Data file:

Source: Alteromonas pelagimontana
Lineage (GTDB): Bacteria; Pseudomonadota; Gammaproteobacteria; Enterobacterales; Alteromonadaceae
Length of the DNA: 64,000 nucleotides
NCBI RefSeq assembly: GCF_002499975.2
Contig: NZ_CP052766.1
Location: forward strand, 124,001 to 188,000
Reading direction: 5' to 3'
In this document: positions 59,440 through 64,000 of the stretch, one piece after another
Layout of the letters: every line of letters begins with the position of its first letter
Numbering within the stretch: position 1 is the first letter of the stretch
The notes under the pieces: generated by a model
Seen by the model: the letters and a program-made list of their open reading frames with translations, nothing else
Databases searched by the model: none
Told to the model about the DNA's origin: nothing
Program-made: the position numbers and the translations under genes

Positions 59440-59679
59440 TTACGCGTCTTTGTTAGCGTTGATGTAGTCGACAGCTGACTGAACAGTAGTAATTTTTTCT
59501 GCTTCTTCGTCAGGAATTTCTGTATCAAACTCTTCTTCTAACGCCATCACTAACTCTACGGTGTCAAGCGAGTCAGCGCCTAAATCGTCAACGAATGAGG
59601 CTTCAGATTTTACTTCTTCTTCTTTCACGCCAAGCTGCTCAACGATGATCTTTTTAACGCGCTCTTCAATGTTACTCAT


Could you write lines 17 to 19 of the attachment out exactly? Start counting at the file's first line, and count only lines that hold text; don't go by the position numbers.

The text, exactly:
59440 TTACGCGTCTTTGTTAGCGTTGATGTAGTCGACAGCTGACTGAACAGTAGTAATTTTTTCT
59501 GCTTCTTCGTCAGGAATTTCTGTATCAAACTCTTCTTCTAACGCCATCACTAACTCTACGGTGTCAAGCGAGTCAGCGCCTAAATCGTCAACGAATGAGG
59601 CTTCAGATTTTACTTCTTCTTCTTTCACGCCAAGCTGCTCAACGATGATCTTTTTAACGCGCTCTTCAATGTTACTCAT